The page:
Partnered with Llanrwst-based Migrations, NTW’s bilingual piece NHS70: Touch had me intrigued from the get-go. Their flyers and marketing were vague but alluring as they promised an interactive and contemplative piece, set to explore the importance of physical touch as part of a patient’s care and treatment.
So, as the sold out audience of around 30 people gathered by the doors of Pontio’s Studio Theatre, I was full of intrigue. Vague instructions helped raise the excitement too as we were asked to put our bags aside before entering and to be prepared to stand for the entirety of the piece.
The space was simple. We, the slightly apprehensive audience stood divided from the eight members of cast by a large sheet of paper which filled up most of the room. The electric-guitar music played by all of the cast as we entered was surprisingly soothing and remained as a welcome constant backdrop throughout the piece.
Soon we were invited by the cast to join them to collaboratively create a spider diagram of words which centred around words such as care, wellbeing and peace. It was nice to see the room suddenly fill with words and also interesting to see how others chose to synonymise.
Where the magic and meaning was lost to me here, and in several other parts of the show, was the timing and pace. Yes, I was captivated by the words and found myself on a journey to see how connections were made by others – though only for so long. A quick look on my watch showed that half an hour, and indeed half of the piece, had already passed with nothing but some light introductory music and the writing challenge.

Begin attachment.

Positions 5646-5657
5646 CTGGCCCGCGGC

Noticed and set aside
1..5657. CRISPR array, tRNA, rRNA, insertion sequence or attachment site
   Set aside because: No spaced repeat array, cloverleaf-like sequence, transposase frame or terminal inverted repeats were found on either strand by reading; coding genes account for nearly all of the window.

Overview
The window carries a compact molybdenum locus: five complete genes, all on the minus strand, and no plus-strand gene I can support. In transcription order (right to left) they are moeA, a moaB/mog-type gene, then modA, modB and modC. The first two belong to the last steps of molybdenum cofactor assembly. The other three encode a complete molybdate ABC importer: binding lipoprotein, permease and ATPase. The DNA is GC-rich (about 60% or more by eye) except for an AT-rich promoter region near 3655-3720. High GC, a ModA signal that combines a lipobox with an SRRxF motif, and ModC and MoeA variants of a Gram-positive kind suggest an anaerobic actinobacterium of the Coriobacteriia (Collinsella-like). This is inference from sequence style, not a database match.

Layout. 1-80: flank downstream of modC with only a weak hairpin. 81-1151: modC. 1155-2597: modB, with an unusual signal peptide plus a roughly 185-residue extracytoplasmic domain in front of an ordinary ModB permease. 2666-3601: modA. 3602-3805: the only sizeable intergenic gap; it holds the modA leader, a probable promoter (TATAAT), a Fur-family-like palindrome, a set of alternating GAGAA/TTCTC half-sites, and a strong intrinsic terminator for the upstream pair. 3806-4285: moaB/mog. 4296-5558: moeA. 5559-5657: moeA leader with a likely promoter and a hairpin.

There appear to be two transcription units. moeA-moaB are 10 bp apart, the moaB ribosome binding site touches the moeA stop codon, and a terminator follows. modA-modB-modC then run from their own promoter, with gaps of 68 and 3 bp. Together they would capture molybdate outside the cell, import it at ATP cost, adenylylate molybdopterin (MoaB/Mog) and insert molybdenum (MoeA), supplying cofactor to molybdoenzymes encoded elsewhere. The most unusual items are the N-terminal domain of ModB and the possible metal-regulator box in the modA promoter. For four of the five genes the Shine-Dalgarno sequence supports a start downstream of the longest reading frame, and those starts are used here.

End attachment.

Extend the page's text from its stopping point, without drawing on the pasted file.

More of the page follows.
The second half ranged from improvised spoken word to interpretive dance. I enjoyed the second half more, as I felt that we bonded closer as a group and defeat an internal battle of understanding our place in the piece amongst the professional performers. However, once more I found elements that held great beauty and promise dwindled as they were stretched out longer than needed.
The fast paced and euphoric ending was a high as we returned to a refreshing collaborative state and owned the piece. It felt like we had achieved something great – though a few hours on I’m yet to determine what indeed that was.
As I listened out for remarks by other audience members whilst they made their way to leave, one thing was clear – everybody had a different experience. Reflecting on Touch’s aim, this was probably exactly as National Theatre Wales and Migrations had hoped for too. The piece resonated with everyone differently just as the words on the paper did at the beginning. Plus, to think how words written at the start of the production shape the entirety of the piece no two audience members’ experience be the same.
NHS70: Touch will be at Pontio until July 28. www.pontio.co.uk or to find out more about National Theatre Wales’ NHS:70 Festival visit: https://www.nationaltheatrewales.org/ntw_projects/nhs70-a-festival/